However, in the case of Wa, China is definitely playing a double game by arming the UWSA as more of a deterrent while professing to respect the sovereignty of Myanmar in encouraging the peace efforts of the government.
The Myanmar Government is most unlikely to accede to the request for establishing a separate Wa State, as some other major ethnic groups may also come up with such a demand.
The UWSA/UWSP is not planning to participate in the nationwide ceasefire, as it does not want to be bound by the present proposal, which will entail disarming and deny the prospects of a separate Wa State. It perhaps wants to wait and watch the reactions of other armed groups.
The Myanmar Government is not also insisting on the participation of the UWSA/UWSP in the nationwide ceasefire because it does not want the other groups to be influenced by the UWSA and also because of the UWSA-China nexus.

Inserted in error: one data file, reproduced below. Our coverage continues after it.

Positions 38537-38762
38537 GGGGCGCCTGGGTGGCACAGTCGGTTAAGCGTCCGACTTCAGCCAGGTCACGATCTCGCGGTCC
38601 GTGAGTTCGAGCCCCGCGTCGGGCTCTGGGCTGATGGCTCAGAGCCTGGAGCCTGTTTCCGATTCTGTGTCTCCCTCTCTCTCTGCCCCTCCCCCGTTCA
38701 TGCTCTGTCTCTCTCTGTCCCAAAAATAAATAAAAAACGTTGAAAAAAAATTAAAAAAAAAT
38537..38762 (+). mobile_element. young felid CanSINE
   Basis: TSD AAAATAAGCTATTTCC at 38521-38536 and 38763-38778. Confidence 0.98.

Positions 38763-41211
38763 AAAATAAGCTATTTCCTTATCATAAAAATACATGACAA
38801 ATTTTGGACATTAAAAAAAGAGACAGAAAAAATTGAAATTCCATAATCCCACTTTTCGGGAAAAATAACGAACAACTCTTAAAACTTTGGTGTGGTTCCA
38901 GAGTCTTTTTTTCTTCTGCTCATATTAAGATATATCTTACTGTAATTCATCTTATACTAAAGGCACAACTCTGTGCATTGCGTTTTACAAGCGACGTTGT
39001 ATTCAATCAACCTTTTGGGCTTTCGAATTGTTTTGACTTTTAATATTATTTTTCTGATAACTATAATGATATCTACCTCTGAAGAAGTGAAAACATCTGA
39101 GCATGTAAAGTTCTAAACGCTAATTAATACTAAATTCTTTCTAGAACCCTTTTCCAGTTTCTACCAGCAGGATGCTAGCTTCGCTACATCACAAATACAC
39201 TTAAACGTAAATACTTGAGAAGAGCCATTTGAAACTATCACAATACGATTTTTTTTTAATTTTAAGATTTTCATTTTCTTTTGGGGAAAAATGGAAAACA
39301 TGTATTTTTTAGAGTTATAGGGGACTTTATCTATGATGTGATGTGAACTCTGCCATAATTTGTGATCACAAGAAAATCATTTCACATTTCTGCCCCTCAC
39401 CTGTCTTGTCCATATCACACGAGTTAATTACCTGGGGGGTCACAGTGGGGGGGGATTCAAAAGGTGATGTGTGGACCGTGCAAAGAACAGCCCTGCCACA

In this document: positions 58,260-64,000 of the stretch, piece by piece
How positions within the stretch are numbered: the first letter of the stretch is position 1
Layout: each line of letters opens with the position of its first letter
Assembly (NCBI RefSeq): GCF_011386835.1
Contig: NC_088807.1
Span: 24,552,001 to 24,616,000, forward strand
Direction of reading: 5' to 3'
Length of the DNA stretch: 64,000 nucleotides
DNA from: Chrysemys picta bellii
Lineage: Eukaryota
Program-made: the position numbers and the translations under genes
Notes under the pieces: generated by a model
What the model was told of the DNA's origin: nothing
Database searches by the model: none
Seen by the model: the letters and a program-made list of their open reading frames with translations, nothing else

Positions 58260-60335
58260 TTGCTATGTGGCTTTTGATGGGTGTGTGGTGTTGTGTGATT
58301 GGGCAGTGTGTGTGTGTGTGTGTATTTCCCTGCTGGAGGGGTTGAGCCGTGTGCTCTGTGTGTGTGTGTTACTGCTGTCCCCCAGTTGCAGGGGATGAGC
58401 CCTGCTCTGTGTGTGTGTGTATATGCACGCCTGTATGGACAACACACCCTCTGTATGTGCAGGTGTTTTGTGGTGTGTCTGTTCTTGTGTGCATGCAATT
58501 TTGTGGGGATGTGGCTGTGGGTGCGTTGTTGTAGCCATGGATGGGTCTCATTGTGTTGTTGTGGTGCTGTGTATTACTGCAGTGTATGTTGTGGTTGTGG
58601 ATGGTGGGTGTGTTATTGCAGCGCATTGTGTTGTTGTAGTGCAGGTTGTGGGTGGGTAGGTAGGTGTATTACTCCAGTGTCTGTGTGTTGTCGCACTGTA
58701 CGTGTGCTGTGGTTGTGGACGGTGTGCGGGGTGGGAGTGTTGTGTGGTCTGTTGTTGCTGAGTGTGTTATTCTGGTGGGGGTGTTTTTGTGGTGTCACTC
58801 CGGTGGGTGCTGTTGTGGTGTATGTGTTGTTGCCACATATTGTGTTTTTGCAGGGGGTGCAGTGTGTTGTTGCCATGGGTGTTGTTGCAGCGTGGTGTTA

As and when a settlement is reached with the other groups, Myanmar government will have two options. To exercise the military option or to negotiate with the UWSA for an amicable settlement. The former can be ruled out for the present or as long as the Chinese support continues.
China, more for its commercial interests and border security is using the UWSA as leverage and at the same time maintaining good relations with Myanmar. Myanmar does understand this position.